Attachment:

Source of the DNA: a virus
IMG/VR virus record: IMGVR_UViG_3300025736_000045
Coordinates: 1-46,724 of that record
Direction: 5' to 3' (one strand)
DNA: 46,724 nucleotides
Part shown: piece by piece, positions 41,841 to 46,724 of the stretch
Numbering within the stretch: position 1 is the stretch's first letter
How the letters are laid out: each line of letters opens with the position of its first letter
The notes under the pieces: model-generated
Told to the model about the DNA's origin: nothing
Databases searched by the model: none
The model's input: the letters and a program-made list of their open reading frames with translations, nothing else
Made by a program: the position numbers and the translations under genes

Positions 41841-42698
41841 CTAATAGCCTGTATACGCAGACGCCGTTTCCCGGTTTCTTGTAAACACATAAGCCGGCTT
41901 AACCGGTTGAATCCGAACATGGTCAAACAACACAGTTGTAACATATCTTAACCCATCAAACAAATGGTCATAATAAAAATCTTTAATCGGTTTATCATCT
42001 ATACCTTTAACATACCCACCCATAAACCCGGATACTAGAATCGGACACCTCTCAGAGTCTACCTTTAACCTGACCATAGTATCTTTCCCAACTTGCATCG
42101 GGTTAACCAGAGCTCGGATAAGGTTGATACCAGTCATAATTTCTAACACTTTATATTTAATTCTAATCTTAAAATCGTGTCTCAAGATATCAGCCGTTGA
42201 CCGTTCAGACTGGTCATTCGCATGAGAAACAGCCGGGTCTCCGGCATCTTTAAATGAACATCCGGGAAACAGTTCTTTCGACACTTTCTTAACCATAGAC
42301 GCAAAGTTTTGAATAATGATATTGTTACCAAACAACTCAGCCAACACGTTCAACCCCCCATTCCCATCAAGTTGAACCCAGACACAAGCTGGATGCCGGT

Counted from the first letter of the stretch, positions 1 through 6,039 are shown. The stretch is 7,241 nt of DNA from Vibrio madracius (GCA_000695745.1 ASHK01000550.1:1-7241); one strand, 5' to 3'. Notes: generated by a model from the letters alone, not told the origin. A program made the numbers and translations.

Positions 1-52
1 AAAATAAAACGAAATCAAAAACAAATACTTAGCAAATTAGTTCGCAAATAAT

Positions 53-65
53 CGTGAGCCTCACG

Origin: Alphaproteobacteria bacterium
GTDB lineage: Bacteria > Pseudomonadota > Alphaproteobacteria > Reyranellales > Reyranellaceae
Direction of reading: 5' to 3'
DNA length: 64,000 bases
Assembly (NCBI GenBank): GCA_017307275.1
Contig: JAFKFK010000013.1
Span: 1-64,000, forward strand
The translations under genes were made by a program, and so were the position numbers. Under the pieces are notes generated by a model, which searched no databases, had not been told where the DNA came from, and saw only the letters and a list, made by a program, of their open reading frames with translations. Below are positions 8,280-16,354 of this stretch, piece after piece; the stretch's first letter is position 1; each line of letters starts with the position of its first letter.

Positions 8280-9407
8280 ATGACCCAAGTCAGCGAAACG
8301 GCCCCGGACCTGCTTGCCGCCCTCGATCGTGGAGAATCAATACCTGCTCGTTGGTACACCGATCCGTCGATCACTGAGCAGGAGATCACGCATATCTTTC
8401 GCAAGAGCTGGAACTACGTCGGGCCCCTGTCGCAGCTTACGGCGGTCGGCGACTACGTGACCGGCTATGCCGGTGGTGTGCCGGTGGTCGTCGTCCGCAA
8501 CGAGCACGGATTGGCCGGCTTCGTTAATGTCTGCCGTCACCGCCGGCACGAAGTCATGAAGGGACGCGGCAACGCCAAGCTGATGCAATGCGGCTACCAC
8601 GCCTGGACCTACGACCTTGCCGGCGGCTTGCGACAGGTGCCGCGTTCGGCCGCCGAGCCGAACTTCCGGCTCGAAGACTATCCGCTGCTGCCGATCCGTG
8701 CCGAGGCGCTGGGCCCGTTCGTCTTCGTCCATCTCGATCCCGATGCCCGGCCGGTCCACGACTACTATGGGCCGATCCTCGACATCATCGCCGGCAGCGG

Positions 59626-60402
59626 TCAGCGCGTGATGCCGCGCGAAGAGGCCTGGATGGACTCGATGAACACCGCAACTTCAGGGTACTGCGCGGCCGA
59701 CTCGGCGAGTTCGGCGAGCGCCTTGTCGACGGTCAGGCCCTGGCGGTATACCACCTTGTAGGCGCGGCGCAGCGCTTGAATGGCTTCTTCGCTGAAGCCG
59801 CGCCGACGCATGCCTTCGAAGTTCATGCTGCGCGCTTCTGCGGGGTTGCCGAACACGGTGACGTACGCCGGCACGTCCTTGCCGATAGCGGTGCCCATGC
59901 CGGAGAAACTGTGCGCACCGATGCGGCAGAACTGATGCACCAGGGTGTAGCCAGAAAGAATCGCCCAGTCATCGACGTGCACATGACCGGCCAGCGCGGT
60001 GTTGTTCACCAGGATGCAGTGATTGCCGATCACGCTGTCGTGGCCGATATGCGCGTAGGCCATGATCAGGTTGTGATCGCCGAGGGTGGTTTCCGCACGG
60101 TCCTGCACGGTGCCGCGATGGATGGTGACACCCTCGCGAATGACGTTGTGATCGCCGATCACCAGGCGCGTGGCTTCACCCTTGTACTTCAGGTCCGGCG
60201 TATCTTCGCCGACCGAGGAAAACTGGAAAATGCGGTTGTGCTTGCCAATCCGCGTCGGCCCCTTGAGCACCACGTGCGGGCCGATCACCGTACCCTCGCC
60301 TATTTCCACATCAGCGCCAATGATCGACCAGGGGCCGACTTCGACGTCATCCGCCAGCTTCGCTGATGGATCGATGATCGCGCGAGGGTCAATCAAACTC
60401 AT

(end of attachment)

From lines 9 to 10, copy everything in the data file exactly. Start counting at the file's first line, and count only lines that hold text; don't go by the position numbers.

The notes under the pieces: model-generated
Told to the model about the DNA's origin: nothing